et us celebrate Alfred the Great, who died today in 899 AD. Alfred was the father of Ethelfleda, Lady of the Mercians, who is one of my heroines (I blogged about her here), so I thought he desreved a mention. Alfred is, of course, famous for burning the cakes: he was (allegedly) hiding from the Danes in a humble cottage belonging to an old woman who asked him to keep on eye on her baking while she popped out for a bit, and the king (allegedly) forgot. He obviously lacked the culinary skills of the delectable Paul Hollywood, who I am sure would have had something to say about the disaster!
|King Alfred, pictured in a 13th century|
I must admit I always have a tendency to muddle Alfred up with King Arthur and Hereward the Wake, producing a composite figure of a heroic, mythical leader charging about the marshy countryside righting wrongs and repelling all invaders, with a little help from God and a magical wizard...
Anyway, Alfred became king of Wessex in 872 and won a series of key battles against the Danes before negotiating a treaty with them in 886, which established that land to the north and east of England (roughly the area between the Thames and the Tees) was subject to Danish law. Alfred hung on to Wessex, and also gained West Mercia and Kent. Think of the outcome as being like the football results – Invading Pagan Danish l, True Blue Christian Brits 3!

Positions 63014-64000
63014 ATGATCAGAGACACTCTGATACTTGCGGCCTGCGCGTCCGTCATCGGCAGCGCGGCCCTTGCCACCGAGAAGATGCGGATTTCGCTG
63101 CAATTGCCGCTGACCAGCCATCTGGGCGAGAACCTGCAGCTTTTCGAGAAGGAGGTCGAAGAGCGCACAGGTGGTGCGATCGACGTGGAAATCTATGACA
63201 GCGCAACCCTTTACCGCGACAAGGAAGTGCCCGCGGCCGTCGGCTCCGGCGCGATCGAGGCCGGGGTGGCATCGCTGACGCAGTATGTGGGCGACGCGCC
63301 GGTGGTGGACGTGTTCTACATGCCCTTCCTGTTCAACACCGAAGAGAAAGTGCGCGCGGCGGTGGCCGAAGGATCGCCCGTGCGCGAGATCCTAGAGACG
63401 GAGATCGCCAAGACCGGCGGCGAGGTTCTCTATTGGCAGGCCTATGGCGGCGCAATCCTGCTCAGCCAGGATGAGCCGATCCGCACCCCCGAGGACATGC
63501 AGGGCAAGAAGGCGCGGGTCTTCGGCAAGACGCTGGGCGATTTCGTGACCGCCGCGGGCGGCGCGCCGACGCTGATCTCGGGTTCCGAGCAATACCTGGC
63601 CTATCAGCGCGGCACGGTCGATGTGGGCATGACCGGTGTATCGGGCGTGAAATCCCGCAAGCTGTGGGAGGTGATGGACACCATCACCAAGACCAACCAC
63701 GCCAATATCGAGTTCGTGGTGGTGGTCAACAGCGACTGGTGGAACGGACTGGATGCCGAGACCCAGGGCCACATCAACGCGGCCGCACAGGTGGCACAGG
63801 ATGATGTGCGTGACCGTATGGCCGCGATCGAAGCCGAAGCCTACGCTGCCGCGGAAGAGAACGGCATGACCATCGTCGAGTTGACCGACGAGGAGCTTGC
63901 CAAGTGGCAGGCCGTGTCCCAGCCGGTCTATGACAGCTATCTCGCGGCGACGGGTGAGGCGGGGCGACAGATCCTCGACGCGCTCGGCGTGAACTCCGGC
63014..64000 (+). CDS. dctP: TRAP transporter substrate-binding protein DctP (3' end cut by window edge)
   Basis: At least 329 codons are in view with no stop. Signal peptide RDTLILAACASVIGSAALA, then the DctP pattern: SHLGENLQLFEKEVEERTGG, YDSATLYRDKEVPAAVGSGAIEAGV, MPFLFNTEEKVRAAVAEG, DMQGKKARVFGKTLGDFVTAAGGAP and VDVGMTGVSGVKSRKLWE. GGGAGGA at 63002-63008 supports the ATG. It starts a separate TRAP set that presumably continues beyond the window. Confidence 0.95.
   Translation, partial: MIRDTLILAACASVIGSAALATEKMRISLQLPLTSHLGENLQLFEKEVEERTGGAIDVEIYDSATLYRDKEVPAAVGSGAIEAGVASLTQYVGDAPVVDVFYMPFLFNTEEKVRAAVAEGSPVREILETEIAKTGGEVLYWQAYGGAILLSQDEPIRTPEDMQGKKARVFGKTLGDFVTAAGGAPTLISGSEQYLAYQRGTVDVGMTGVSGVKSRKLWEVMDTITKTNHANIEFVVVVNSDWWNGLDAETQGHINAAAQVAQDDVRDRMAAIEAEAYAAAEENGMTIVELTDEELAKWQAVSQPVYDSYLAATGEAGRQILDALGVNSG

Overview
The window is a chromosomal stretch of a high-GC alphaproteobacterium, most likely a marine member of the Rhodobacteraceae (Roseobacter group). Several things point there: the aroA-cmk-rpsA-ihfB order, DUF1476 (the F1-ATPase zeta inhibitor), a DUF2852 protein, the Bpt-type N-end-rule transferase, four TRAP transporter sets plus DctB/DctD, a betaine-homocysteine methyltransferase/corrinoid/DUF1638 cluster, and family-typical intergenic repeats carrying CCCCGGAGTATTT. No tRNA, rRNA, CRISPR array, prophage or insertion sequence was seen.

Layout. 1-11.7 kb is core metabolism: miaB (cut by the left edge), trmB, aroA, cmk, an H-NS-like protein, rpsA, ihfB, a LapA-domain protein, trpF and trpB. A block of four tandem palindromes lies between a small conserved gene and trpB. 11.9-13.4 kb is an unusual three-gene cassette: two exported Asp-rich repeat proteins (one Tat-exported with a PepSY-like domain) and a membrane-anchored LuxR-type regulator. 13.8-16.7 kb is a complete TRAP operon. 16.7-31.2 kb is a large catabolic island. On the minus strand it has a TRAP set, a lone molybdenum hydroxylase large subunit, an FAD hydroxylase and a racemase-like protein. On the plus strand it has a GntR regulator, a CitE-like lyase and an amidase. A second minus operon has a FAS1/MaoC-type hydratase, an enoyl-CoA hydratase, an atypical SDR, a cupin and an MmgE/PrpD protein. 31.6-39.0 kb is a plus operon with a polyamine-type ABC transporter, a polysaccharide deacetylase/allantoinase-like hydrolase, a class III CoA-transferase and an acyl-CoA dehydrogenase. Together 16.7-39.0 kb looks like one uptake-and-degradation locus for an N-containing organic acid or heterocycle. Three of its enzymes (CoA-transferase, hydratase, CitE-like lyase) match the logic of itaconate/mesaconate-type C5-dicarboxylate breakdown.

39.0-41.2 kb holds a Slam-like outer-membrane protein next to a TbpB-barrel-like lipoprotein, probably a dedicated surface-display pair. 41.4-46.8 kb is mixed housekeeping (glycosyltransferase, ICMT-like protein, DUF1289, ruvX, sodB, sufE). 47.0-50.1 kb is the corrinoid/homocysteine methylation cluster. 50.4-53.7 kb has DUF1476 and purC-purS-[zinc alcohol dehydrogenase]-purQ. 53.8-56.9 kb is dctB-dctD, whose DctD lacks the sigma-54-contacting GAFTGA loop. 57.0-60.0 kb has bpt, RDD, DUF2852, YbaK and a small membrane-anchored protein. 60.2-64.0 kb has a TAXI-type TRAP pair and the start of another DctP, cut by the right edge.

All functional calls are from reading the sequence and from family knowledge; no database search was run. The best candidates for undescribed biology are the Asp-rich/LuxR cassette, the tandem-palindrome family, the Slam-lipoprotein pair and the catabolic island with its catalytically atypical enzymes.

The pact put Alfred into a much stronger position (top of the league, but under threat of demotion, as it were) and gave him a chance to protect his new, enlarged kingdom by improving the army, erecting fortifications throughout the southern part of the country, and creating a navy to protect the coast. In addition to being a great military leader, he was an able civil administrator: he reformed coinaged, introduced a fairer justice system, and new laws, and promoted learning, especially for churchmen. It is believed that he learned Latin when hewas in his thirties, and helped translate books into Anglo-Saxon.
He supported the church and is said to have been a friend of Pope Marinus, who is thought to have given him gifts, including a piece of the True Cross. There always seems to be a lot of supposition involved in this period of history – early records are not always to be relied on, as they don't always separate fact from fiction.
By the time he died, at the age of 50, Alfred (who is the only English king to be known as'the Great'), he had pulled much of the south of England into a single realm, with unified laws and money, and he was known as the King of the Anglo Saxons on coins and documents. He was buried in Winchester, which was his capital city.
I think it's worth remembering his achievements, and there's only one possible way of celebrating – with cake! I doubt that Anglo Saxon cakes (I'm sure they had them) cooked on hot stones over an open fire were not as tasty as those available today, but there's plenty of choice, so just select your favourite. And to accompany it raise a glass of wine to the king who could rule a kingdom – but didn't know how to bake cakes!
|The Alfred Jewel, which is kept in the Ashmolean Museum at Oxford. It's use|
is unknown, but it is inscribed with the words 'aelfred mec heht gewyrcan' -
Anglo Saxon for 'Alfred had me made'.